The New England Patriots’ center position suffered a blow before the beginning of the 2019 season: David Andrews, who had been the team’s undisputed starter the previous three years, was hospitalized in late August and later diagnosed with blood clots in his lungs. As a result of the diagnosis, the Patriots were forced to place their team captain on season-ending injured reserve and insert veteran backup Ted Karras into the starting lineup.
Fast forward eight months and New England’s outlook at the position remains somewhat murky: Karras signed a one-year deal with the Miami Dolphins in free agency, while reports about Andrews’ recovery have been scarce. The 27-year-old appears to be trending in the right direction, but the center spot will be a question mark until he eventually returns to the field and shows that he can successfully pick up where he left off last summer.
Consequently, it would not be surprising to see the Patriots invest a draft pick in a center this year. Matt Hennessy, a three-year starter at the position at Temple, appears to be one of the more attractive players available. Let’s therefore take a closer look at him.
Name: Matt Hennessy
School: Temple (redshirt junior)
Opening day age: 22
2019 stats: 12 games; 889 snaps; 4 quarterback pressures surrendered (1 hit, 3 hurries)
Size: 6037, 307 lbs, 10.0 hand size, 32.25 arm length
Workout numbers: 5.18 40-yard dash, 7.45 three-cone drill, 4.6 short shuttle, 902 broad jump, 30.0 vertical jump, 23 bench press
Expected round: 3rd
Patriots pre-draft meeting: N/A
Strengths: Hennessy enters the draft as a well-rounded prospect in terms of his technical foundation and his athleticism: he plays with the desired blend of leverage and aggressiveness, and has a natural feel for bending his hips and staying square in his stance even when challenged up high; he has tremendous balance; he is good at sustaining his blocks and engaging defenders with a good first push; he moves very well laterally and projects well as a zone blocker and in move-out or screen situations; he has a quick transition from the snap to his pass-blocking sets.
One of Hennessy’s most intriguing traits might be his intelligence, though. He brings a high football IQ to the table and has plenty of experience to make the line protection calls. Furthermore, he reads defenders well in open space and also is capable of dealing with stunts or other movement up front. The 22-year-old also reacts well when left with nobody to block and is solid when it comes to peeling off of double-team blocks and getting to the second level.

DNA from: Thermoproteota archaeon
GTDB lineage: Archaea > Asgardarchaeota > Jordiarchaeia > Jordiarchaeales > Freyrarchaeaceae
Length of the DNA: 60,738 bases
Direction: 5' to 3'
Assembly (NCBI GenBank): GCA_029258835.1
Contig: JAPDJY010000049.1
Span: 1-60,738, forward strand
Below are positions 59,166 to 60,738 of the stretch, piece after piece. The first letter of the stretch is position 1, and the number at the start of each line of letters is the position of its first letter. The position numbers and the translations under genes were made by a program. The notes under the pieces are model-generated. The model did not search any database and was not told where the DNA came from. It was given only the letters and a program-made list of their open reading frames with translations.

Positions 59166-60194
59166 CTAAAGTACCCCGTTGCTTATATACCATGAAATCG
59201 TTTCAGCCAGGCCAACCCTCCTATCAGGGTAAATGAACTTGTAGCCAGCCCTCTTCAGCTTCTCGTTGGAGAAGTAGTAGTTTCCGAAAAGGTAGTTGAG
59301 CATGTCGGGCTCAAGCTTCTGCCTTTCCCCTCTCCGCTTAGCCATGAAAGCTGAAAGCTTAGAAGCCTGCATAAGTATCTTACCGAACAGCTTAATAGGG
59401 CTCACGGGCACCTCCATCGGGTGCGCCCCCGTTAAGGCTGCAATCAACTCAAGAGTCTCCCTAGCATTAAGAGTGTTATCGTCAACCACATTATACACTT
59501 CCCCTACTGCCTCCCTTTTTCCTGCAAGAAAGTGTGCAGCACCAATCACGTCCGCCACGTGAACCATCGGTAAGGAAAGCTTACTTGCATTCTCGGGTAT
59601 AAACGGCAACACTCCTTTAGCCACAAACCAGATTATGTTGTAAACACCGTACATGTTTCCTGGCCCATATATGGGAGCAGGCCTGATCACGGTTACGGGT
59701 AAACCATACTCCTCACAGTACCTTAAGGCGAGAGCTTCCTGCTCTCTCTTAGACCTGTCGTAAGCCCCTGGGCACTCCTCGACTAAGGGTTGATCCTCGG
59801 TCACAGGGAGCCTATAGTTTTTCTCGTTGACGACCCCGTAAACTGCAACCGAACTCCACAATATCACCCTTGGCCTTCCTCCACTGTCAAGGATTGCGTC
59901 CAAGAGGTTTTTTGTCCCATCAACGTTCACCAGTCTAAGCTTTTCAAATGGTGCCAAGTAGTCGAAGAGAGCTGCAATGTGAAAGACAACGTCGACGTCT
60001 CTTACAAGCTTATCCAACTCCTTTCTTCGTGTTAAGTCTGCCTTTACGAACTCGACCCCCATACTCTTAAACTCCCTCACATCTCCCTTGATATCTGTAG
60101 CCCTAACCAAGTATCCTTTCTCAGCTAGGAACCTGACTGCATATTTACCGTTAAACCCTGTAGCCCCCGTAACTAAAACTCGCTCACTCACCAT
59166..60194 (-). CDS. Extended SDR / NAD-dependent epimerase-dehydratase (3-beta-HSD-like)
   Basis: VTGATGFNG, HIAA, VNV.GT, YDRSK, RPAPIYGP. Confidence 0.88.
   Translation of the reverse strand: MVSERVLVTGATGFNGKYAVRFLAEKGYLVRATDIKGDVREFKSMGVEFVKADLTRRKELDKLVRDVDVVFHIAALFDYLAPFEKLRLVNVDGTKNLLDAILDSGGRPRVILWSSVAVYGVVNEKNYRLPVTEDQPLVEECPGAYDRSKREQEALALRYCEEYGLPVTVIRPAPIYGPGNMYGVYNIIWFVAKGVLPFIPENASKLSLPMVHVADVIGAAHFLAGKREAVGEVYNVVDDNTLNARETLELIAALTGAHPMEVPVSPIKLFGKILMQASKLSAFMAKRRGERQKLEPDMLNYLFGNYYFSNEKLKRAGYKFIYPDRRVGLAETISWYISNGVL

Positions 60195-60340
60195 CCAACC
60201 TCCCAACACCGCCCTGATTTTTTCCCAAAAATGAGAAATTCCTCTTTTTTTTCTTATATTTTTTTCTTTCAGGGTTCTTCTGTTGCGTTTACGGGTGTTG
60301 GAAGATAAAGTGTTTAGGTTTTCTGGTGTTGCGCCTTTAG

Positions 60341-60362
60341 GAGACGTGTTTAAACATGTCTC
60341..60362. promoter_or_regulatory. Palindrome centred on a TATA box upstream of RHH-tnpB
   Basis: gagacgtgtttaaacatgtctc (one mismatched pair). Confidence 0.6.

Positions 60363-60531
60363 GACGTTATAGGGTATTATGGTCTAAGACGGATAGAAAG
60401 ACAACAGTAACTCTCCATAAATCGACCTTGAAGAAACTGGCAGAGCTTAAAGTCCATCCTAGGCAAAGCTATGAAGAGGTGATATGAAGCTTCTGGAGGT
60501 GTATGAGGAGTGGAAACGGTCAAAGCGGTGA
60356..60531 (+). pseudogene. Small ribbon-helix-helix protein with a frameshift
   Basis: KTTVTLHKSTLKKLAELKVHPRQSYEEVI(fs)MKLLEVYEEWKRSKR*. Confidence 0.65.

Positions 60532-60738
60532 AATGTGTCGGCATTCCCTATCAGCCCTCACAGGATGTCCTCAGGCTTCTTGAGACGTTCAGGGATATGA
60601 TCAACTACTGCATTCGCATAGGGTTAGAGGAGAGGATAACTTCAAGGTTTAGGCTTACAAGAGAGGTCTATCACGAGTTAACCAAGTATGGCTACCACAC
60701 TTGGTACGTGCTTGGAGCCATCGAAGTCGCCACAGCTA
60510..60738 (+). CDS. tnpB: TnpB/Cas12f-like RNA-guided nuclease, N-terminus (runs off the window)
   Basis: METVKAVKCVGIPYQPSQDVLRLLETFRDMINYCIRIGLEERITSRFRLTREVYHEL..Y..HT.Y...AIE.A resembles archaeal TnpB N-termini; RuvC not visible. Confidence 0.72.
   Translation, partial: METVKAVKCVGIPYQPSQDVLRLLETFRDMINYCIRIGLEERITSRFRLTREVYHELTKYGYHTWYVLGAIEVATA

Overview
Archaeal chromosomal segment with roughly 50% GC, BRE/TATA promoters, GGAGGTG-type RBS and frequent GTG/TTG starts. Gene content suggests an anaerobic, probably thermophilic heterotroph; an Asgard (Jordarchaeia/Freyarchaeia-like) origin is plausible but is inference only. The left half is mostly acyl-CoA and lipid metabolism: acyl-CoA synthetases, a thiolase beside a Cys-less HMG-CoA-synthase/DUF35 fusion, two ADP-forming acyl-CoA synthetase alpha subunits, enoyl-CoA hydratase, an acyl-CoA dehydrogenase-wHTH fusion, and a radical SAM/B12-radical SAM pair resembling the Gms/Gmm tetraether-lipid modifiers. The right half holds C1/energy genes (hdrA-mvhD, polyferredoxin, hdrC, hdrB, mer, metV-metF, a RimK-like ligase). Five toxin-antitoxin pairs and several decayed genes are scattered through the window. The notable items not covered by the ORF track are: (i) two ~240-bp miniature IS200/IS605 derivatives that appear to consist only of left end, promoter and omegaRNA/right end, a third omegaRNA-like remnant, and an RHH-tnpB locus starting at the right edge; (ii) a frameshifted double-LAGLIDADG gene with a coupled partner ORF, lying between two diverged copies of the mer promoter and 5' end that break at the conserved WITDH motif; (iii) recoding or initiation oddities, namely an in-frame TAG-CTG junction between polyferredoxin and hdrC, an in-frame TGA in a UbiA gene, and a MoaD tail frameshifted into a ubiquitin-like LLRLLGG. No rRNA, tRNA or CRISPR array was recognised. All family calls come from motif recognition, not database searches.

Hennessy, who graduated with a finance degree last spring, also brings plenty of durability and toughness to the table: in 2018, he started wearing a single-digit jersey in practice and as a sticker on his helmet as a symbol honoring the toughest players on the Owls.
Weaknesses: There is little not to like about Hennessy’s game, but there are still some areas that might need a bit of improvement as he transitions from the college game to the NFL. For example, his strength at the point of attack is serviceable but might hinder him at the next level — he needs to get better at moving defenders backwards instead of simply absorbing their blows, and also may benefit from putting some additional mass on his frame.
His upside may also be limited: while he is a natural athlete that moves well, he does not project as favorably in man-blocking schemes as he does in zone-based systems. Furthermore, he needs to get a bit more consistent in maintaining his pad-level and has virtually no experience when it comes to the center-quarterback-exchange when the passer lines up directly under center — Hennessy is a shotgun center first and foremost.
What would be his role? Hennessy’s potential role in New England would be tied to David Andrews’ recovery: if the veteran returns to the lineup and shows no obvious signs of rust, the rookie would likely play second fiddle at the position; if Andrews needs more time to get up to speed, Hennessy might get inserted into the starting lineup alongside veteran guards Joe Thuney and Shaq Mason. The best-case scenario from the Patriots’ perspective would be the first one, though. That said, whenever the rookie would be on the field his role would look just like that of any other center in New England’s scheme: he would be responsible for setting protections, lead the offensive line’s charge — sometimes even as a pull-blocker — and handle the center-quarterback-exchange.